Therefore, the syntax of the @supports rule allows testing for property:value pairs, and arbitrary conjunctions (and), disjunctions (or), and negations (not) of them.

The syntax of the @supports rule is:

@supports <supports-condition> {
  <stylesheet>
}

with <supports-condition> defined as:

<supports-condition> = not <supports-in-parens>
                     | <supports-in-parens> [ and <supports-in-parens> ]*
                     | <supports-in-parens> [ or <supports-in-parens> ]*
<supports-in-parens> = ( <supports-condition> ) | <supports-feature> | <general-enclosed>
<supports-feature> = <supports-decl>
<supports-decl> = ( <declaration> )

The above grammar is purposely very loose for forwards-compatibility reasons, since the <general-enclosed> production allows for substantial future extensibility. Any @supports rule that does not parse according to the grammar above (that is, a rule that does not match this loose grammar which includes the <general-enclosed> production) is invalid. Style sheets must not use such a rule and processors must ignore such a rule (including all of its contents).

Tests

White space is optional where not required for tokenization.


Grammatically-invalid @supports rule is ignored.


Each of these grammar terms is associated with a boolean result, as follows:

<supports-condition>
<supports-in-parens>

The result is the result of the child subexpression.

not <supports-in-parens>

The result is the negation of the <supports-in-parens> term.

Tests

Not negates supports condition.


Not must be followed by space.


Not requires parentheses.


<supports-in-parens> [ and <supports-in-parens> ]*

The result is true if all of the <supports-in-parens> child terms are true, and false otherwise.

Tests

And condition is true iff all linked conditions are true.


And requires parentheses.


<supports-in-parens> [ or <supports-in-parens> ]*

The result is false if all of the <supports-in-parens> child terms are false, and true otherwise.

Tests

Or condition is true iff any of linked conditions is true.


Or must be followed by space.


Or requires parentheses.


<supports-decl>

The result is true if the UA supports the declaration within the parentheses.

Tests

Supports condition is true iff declaration is supported.


Declaration cannot include semicolon.


Declaration value can be empty.


Declaration cannot include invalid !tokens.


<general-enclosed>

The result is false.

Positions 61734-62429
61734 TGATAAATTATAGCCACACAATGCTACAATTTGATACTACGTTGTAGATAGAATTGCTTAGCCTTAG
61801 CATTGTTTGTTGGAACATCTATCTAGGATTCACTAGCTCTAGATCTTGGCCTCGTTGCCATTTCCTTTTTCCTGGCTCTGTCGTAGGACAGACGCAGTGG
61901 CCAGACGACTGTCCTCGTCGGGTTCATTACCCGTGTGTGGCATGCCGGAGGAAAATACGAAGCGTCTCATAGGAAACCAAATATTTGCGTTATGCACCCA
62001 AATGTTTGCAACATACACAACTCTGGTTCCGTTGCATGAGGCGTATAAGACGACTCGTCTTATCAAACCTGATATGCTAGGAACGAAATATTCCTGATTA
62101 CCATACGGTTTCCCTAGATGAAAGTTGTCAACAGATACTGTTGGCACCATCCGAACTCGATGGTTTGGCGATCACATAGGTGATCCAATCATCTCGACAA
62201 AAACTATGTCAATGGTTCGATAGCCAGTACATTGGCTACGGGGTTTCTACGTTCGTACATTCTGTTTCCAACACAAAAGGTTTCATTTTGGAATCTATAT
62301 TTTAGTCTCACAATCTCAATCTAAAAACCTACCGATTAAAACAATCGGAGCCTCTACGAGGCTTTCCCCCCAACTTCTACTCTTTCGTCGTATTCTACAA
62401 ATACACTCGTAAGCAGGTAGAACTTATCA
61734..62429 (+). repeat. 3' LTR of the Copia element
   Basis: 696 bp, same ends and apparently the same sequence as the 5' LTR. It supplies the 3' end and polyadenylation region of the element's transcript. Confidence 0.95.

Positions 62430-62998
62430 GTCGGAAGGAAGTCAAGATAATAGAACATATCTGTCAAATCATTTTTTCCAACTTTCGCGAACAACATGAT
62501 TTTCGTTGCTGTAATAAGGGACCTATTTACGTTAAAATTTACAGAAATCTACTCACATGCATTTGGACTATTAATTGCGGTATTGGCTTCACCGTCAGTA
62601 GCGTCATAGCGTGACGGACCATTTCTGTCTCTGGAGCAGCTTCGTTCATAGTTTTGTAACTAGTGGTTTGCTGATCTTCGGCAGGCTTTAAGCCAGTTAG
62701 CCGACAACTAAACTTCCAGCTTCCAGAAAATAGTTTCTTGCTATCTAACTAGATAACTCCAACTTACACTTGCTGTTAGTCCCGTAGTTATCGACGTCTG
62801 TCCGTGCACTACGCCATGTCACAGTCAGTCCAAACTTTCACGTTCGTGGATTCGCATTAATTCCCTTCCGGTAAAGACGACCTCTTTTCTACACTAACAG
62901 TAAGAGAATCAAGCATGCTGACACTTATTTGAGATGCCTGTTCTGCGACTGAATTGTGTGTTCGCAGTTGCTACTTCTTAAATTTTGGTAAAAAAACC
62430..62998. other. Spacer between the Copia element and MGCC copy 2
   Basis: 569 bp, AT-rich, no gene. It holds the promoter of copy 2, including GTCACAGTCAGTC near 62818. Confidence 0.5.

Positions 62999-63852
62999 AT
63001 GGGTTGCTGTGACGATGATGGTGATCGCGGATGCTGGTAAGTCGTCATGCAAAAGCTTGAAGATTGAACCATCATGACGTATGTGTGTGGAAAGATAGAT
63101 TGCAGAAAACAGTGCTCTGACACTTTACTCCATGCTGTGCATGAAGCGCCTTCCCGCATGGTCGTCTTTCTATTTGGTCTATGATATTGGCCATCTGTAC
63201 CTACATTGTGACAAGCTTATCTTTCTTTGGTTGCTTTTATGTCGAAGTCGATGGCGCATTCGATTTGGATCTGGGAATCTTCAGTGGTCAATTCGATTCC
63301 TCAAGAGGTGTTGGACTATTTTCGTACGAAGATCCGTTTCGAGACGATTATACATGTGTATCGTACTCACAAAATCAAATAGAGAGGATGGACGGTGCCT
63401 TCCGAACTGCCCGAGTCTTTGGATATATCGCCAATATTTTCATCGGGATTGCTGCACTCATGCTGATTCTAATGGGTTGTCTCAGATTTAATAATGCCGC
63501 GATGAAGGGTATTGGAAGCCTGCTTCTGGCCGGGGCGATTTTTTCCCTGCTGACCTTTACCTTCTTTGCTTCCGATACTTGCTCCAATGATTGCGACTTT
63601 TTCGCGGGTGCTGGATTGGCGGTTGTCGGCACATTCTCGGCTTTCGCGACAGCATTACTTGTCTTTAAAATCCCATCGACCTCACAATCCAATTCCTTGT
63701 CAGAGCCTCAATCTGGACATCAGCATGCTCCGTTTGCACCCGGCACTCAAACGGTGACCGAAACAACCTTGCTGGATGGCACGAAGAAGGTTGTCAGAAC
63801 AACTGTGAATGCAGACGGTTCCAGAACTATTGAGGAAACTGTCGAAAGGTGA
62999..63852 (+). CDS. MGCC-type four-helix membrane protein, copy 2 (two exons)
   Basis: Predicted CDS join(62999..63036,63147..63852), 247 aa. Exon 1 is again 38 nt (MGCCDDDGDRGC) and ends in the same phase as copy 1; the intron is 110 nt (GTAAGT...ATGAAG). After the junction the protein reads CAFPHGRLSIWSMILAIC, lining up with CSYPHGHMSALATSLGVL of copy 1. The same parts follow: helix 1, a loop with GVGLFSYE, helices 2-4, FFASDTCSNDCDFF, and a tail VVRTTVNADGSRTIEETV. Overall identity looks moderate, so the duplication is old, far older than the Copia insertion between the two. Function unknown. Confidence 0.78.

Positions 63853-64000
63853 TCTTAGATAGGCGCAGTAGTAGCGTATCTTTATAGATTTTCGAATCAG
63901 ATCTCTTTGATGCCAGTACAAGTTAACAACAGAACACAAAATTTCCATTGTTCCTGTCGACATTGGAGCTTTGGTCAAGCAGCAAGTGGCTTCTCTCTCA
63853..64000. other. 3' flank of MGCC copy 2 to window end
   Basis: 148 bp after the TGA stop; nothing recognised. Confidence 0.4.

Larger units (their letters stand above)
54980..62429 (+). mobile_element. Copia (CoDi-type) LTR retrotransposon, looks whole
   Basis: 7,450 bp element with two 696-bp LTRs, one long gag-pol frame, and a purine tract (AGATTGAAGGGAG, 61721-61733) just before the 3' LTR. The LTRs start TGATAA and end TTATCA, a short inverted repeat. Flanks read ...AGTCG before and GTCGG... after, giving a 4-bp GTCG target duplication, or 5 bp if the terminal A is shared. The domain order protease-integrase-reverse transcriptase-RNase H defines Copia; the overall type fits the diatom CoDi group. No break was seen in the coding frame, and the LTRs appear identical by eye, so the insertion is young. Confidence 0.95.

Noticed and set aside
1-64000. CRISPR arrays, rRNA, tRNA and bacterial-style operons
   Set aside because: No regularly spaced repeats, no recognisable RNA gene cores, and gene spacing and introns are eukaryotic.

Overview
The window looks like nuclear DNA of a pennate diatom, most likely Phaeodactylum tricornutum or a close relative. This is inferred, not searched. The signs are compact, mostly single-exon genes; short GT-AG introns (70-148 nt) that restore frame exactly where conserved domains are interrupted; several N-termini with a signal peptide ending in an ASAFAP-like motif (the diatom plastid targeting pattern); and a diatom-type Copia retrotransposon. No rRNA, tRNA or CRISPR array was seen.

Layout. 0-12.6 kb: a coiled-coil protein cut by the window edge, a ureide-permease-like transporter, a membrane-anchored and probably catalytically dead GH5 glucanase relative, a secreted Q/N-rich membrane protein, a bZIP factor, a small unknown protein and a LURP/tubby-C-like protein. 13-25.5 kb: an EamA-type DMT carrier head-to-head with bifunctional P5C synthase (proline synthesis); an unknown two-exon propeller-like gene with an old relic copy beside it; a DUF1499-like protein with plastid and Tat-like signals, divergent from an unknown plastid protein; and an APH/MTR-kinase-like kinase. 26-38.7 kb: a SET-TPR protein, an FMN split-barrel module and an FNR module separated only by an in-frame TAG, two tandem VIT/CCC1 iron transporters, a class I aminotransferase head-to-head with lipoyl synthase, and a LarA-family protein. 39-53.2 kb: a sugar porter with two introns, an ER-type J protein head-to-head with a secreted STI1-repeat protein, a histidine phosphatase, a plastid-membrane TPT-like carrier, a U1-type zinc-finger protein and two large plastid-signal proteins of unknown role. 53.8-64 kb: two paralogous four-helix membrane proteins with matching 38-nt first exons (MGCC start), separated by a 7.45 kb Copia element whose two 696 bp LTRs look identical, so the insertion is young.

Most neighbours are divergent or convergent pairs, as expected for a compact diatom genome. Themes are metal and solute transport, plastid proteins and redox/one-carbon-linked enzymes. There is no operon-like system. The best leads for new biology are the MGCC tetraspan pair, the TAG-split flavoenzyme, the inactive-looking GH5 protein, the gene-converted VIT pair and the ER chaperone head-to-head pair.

Authors must not use <general-enclosed> in their stylesheets. It exists only for future-compatibility, so that new syntax additions do not invalidate too much of a <supports-condition> in older user agents.

Tests

Unrecognized but grammatically-valid condition is false, not invalid.


Brackets/parenthesis must be balanced


The condition of the @supports rule is the result of the <supports-condition> in its prelude.

For example, the following rule
@supports ( display: flex ) {
  body, #navigation, #content { display: flex; }
  #navigation { background: blue; color: white; }
  #article { background: white; color: black; }
}

applies the rules inside the @supports rule only when display: flex is supported.

The following example shows an additional @supports rule that can be used to provide an alternative for when display: flex is not supported:
@supports not ( display: flex ) {
  body { width: 100%; height: 100%; background: white; color: black; }
  #navigation { width: 25%; }
  #article { width: 75%; }
}

Note that the width declarations may be harmful to the flex-based layout, so it is important that they be present only in the non-flex styles.

The following example checks for support for the box-shadow property, including checking for support for vendor-prefixed versions of it. When the support is present, it specifies both box-shadow (with the prefixed versions) and border in a way what would cause the box to become invisible were box-shadow not supported.
.noticebox {
  border: 1px solid black;
  padding: 1px;
}
@supports ( box-shadow: 0 0 2px black inset ) or
          ( -moz-box-shadow: 0 0 2px black inset ) or
          ( -webkit-box-shadow: 0 0 2px black inset ) or
          ( -o-box-shadow: 0 0 2px black inset ) {
  .noticebox {
    -moz-box-shadow: 0 0 2px black inset;
    -webkit-box-shadow: 0 0 2px black inset;
    -o-box-shadow: 0 0 2px black inset;
    box-shadow: 0 0 2px black inset; /* unprefixed last */
    /* override the rule above the @supports rule */
    border: none;
    padding: 2px;
  }
}

To avoid confusion between and and or, the syntax requires that both and and or be specified explicitly (rather than, say, using commas or spaces for one of them). Likewise, to avoid confusion caused by precedence rules, the syntax does not allow and, or, and not operators to be mixed without a layer of parentheses.

For example, the following rule is not valid:
@supports (transition-property: color) or
          (animation-name: foo) and
          (transform: rotate(10deg)) {
  /* ... */
}

Instead, authors must write one of the following:

@supports ((transition-property: color) or
           (animation-name: foo)) and
          (transform: rotate(10deg)) {
  /* ... */
}
@supports (transition-property: color) or
          ((animation-name: foo) and
           (transform: rotate(10deg))) {
  /* ... */
}
Tests

Parentheses are required to mix opeartors.


The declaration being tested must always occur within parentheses, when it is the only thing in the expression.